Dozens of U.S. Ski Resorts Shut Down Slopes in Face of Spreading Coronavirus (Video)
“This has no doubt been an incredibly challenging time,” Vail Resort's CEO said.
Many of the most popular ski resorts throughout the country have shut their slopes as effects from the coronavirus pandemic continue to affect a wide range of industries.
As part of the response, Vail Resorts closed its 37 ski resorts through at least March 22, according to a letter from CEO Rob Katz provided to Travel + Leisure over the weekend. The company includes resorts like Park City, Breckenridge, Stowe, and Whistler Blackcomb, and offers the very popular Epic Pass.
“This has no doubt been an incredibly challenging time,” Katz said, adding the resort will “reassess our approach for the rest of the season.”
He explained that all employees who were scheduled to work at Vail’s resorts (spread over 15 states and three countries) will be paid during the planned closure. Services, including lift tickets and equipment rentals, will be fully refunded, according to the company.
(See Katz's letter in full here.)
Several other privately operated ski slopes as well as the Alterra Mountain Company — which has 15 ski resorts in North America — also committed to shutting down in the face of the spreading virus.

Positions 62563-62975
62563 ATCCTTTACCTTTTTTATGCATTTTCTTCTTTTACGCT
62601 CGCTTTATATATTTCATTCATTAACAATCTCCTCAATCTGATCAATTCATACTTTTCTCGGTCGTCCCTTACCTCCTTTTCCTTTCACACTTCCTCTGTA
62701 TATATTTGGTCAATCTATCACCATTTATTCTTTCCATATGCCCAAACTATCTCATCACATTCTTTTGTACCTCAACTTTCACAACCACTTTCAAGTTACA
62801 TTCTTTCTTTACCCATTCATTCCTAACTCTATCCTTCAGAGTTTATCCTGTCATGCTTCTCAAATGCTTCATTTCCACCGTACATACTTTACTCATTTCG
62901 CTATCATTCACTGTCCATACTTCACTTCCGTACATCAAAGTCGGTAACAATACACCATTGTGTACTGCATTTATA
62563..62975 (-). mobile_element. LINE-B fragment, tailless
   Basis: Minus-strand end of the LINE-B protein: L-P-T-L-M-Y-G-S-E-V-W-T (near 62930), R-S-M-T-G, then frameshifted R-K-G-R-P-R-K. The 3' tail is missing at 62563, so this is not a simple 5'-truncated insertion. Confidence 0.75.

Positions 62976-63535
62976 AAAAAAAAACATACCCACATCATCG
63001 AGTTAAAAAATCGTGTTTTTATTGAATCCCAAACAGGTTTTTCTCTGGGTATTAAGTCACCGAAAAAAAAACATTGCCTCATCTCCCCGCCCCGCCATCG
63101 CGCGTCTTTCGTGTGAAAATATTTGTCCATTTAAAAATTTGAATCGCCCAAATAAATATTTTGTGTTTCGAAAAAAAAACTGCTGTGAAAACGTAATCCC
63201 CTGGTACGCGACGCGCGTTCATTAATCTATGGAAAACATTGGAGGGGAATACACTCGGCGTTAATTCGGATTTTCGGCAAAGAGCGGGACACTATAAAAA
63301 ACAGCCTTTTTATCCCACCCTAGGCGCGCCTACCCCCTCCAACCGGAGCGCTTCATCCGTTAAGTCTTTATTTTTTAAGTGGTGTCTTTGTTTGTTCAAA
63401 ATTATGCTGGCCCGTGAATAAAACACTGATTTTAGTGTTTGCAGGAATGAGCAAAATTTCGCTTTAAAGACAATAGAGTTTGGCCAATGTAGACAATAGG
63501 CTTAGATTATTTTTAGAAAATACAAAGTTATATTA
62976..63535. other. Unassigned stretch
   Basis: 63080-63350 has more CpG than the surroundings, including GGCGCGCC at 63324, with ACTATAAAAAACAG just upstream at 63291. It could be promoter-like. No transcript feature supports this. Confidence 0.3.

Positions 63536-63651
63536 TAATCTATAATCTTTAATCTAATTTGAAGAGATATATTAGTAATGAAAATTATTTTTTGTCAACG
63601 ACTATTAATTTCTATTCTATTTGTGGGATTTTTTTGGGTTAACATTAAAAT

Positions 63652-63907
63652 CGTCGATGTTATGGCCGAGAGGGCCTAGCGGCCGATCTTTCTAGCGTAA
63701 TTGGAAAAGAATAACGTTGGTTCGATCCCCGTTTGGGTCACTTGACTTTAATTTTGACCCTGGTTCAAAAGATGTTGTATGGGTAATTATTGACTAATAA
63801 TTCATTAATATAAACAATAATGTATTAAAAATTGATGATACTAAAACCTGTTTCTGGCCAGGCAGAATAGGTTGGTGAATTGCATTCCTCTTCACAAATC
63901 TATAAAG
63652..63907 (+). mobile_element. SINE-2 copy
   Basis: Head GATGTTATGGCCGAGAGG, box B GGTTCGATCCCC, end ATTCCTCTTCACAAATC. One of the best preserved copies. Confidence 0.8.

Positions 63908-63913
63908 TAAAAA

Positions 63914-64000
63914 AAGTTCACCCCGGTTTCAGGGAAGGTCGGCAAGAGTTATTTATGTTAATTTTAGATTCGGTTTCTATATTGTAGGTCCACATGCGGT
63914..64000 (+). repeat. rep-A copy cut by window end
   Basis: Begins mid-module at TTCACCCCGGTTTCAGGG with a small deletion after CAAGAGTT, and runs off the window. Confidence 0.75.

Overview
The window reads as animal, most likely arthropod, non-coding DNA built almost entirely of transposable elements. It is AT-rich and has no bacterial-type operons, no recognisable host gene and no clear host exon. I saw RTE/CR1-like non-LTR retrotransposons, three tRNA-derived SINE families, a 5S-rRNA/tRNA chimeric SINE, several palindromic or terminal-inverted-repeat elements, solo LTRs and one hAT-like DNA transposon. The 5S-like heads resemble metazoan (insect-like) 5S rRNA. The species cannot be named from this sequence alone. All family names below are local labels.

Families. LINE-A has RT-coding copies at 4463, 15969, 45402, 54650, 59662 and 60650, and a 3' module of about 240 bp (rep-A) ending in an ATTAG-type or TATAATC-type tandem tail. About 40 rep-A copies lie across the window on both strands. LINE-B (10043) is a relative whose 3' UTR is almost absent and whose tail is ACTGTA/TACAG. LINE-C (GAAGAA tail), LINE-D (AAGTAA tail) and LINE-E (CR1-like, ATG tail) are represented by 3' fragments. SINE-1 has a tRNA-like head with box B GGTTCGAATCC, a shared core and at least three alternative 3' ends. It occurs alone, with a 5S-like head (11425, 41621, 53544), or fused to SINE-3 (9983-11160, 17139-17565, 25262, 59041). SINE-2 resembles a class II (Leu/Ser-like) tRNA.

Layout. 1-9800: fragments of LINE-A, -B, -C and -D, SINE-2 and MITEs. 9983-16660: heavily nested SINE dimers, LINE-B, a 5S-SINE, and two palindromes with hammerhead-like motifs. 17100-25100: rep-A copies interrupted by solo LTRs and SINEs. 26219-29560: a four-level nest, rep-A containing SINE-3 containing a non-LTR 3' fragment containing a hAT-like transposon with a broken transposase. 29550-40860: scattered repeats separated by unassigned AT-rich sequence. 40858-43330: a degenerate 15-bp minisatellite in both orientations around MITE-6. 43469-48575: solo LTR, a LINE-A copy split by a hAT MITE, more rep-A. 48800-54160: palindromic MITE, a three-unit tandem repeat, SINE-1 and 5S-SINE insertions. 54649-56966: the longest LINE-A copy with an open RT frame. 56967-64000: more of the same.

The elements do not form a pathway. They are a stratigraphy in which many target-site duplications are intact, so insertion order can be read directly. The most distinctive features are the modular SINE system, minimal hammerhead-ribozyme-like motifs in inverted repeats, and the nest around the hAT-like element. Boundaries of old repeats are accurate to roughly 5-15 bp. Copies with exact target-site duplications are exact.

The Alterra Mountain Company (creator of the Ikon Pass) told T+L in a statement they closed their resorts, which include Steamboat, Big Bear Mountain Resort, and Deer Valley Resort, on March 15 “until further notice.” The resort said each location will “work directly with guests” to provide refunds for hotel or other bookings while the resorts are closed.
Rusty Gregory, the company’s CEO, said the decision to close was made, “After careful thought and deliberation of our duty in the face of the COVID-19 (Coronavirus) outbreak, and in what I believe is in the best interest of our guests, employees and local communities.”
The closures come as the virus topped more than 3,700 confirmed cases in the U.S. on Monday morning, including 69 deaths, according to Johns Hopkins University.
Individually operated resorts also shut their slopes down in these uncertain times. Windham Mountain in New York shut down for the season on Monday, adding in a statement: “With a mixture of gratitude, resolve and concern for the health and welfare of our employees and guests… we feel that this is the right thing to do.”
Similarly, Sugar Bowl Resort in California said in a statement it closed its slopes “until further notice,” but still hopes to reopen before the end of the season.
“We will get through this together,” the resort noted.
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